The Anvil Abusers clashed with the Spiders in a game you would have had long odds in the summer of 2007 for taking place so soon. And in a nip and tuck affair, the ruddy-cheeked endeavour of the Raydale Recidivists looked likely to secure an all-expenses midweek glamour trip to Airdrie. Alas! A late toe poke saw another triumph for the Gentleman Pipe Smoking Amateurs after 90 pitiless minutes of attritional Gusball.
A disappointing sub-300 crowd took in one of the most entertaining games of the day – an oily wrestle between East Kilbride and Spartans. Kilby, settling down nicely again after a tumultuous summer behind the scenes, had the lead twice against their ancient-world opponents before slumping themselves into a 2-3 deficit. Some late quantitative easing saw parity restored, a 3-3 draw and the chance to do it all over again very shortly. I am sure that both these teams will be in League 2 within a decade; Spartans have been very close for as long as I can remember, whilst Kilby have a very ambitious – and wealthy – series of backers supporting them.
Gubbings of the day featured two seven-goal demolitions: Culter took a shock early lead at Stalag Luft Bo’ness before being caught in the spotlights and left machine-gunned on the barbed wire. And it was a peever for Threave at the MFI Flatpack Power Station Park; they were on the wrong end of seven of the best from Gary Naysmyth’s Bores of the Season, administered with the heaviest Lochgelly tawse. Ouch.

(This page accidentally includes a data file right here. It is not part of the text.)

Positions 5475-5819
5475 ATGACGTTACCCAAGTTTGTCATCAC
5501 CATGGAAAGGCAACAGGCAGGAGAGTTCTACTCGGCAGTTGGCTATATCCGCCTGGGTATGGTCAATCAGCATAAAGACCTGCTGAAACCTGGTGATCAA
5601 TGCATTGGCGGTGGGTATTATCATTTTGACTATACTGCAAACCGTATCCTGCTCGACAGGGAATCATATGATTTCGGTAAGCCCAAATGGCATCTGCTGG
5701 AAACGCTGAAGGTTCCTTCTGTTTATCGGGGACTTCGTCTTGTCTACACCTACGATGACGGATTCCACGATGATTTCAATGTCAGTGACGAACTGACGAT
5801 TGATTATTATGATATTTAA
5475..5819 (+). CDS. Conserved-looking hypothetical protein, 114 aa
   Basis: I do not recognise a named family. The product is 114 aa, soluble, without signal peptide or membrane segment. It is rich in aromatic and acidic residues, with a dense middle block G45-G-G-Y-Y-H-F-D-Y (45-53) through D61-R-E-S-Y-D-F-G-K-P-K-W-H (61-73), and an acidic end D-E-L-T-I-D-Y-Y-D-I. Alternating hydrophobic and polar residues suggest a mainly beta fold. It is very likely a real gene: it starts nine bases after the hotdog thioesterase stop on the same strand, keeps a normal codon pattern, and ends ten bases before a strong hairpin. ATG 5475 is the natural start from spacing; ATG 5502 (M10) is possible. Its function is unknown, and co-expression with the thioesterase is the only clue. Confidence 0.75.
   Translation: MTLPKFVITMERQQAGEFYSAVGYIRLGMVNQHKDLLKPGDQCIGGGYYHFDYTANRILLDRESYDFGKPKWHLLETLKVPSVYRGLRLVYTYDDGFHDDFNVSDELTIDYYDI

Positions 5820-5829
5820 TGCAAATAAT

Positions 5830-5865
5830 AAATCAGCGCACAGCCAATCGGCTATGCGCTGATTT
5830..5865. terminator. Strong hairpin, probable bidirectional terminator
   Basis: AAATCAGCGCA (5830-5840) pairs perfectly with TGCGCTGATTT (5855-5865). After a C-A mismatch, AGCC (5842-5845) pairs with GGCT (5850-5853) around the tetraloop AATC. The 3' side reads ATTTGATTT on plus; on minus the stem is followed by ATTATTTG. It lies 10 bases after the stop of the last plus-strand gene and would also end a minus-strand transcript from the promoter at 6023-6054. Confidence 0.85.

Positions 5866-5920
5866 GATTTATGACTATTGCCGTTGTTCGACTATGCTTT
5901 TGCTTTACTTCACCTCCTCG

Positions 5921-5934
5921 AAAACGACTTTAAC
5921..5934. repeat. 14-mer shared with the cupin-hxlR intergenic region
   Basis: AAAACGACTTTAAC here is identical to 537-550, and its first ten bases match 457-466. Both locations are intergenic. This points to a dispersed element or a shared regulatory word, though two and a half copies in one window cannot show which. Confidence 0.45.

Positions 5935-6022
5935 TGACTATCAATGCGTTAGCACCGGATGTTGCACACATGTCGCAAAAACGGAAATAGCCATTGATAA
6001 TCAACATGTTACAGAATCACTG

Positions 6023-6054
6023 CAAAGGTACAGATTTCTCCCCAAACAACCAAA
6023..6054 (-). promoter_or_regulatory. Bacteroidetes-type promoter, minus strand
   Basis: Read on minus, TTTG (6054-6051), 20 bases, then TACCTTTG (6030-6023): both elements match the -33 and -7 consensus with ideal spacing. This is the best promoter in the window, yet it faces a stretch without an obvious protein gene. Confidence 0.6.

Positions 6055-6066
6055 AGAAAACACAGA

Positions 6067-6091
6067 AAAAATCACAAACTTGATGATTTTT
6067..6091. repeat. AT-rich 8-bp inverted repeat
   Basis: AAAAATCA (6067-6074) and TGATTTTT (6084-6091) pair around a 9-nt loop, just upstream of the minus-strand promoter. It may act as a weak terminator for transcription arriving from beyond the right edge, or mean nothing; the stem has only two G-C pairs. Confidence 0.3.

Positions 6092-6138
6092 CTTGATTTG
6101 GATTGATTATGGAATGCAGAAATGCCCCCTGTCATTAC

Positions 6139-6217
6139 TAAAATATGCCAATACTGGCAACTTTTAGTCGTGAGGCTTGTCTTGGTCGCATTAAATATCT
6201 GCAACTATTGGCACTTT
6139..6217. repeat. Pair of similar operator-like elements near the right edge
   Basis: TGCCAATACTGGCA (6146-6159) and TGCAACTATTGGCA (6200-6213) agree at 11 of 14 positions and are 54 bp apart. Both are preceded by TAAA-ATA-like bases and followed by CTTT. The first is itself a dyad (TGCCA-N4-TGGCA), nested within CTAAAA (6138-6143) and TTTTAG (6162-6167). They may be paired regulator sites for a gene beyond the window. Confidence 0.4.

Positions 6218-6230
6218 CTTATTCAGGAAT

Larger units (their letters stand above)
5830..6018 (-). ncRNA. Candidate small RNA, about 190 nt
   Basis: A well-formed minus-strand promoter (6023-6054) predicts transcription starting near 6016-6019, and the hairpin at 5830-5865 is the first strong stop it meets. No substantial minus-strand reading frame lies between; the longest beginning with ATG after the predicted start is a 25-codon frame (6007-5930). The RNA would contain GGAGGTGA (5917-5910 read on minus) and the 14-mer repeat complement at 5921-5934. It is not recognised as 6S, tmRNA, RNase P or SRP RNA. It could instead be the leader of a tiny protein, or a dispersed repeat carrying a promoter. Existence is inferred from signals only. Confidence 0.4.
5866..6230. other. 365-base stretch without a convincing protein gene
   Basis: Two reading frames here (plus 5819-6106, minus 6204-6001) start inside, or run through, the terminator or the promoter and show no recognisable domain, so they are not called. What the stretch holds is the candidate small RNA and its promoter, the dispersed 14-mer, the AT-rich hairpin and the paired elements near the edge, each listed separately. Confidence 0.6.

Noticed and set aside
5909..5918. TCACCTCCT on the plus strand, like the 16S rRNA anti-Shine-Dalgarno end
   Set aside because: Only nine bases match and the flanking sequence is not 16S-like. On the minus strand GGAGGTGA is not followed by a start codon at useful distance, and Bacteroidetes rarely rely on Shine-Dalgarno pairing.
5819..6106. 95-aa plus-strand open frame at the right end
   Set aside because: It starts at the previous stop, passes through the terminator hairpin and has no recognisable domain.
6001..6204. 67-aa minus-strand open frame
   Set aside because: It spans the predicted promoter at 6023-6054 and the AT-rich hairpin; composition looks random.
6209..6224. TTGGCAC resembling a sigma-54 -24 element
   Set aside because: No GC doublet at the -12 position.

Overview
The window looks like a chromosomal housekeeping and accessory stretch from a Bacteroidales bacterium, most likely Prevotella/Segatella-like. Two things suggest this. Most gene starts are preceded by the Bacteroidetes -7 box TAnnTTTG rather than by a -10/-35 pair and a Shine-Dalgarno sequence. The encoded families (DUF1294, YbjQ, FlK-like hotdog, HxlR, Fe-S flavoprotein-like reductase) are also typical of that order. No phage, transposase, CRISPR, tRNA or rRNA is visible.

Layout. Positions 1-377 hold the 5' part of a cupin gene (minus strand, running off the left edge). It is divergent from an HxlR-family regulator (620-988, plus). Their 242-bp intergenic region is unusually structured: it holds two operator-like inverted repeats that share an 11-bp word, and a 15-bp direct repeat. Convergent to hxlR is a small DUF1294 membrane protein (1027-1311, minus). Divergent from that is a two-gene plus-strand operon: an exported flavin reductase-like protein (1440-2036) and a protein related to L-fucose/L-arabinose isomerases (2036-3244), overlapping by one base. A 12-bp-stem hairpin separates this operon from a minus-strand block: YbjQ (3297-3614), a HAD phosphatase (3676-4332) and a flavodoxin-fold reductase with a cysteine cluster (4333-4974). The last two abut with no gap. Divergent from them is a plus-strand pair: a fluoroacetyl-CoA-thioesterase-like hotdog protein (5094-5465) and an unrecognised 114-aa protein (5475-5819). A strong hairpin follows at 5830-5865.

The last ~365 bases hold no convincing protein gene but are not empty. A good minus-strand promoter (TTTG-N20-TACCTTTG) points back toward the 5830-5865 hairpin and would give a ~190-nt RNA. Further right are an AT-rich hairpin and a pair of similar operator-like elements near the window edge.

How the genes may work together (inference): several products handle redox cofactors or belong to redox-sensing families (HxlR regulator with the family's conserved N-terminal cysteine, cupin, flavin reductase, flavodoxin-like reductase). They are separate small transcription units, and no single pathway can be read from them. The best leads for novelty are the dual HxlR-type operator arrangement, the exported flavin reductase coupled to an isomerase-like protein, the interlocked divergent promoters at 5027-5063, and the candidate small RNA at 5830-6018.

Finally, it would be remiss not to mention the Angus derby, briefly. The Bottom Endies travelled more in fear than trepidation after having been comprehensively done in by the Maroon Malevolence in the league a few weeks back. And it looked very bleak again for the blue half of the Angus Coast, as Wee Mooro’s Tatty Beetroot Stains took the lead twice in the first half. David Crawford, clad in livid purple, obliged by letting a weak header from Garry Wood go straight through him and gave the resurgent Mo a platform for a much improved second half showing. Paul Watson’s equalising thunderbolt had the air of divine justice about it, scored from under the weight of scorching abuse from the seething agglomeration of Gayfield troglodytes. Two-two, a fine cup tie, and all still to play for for both teams.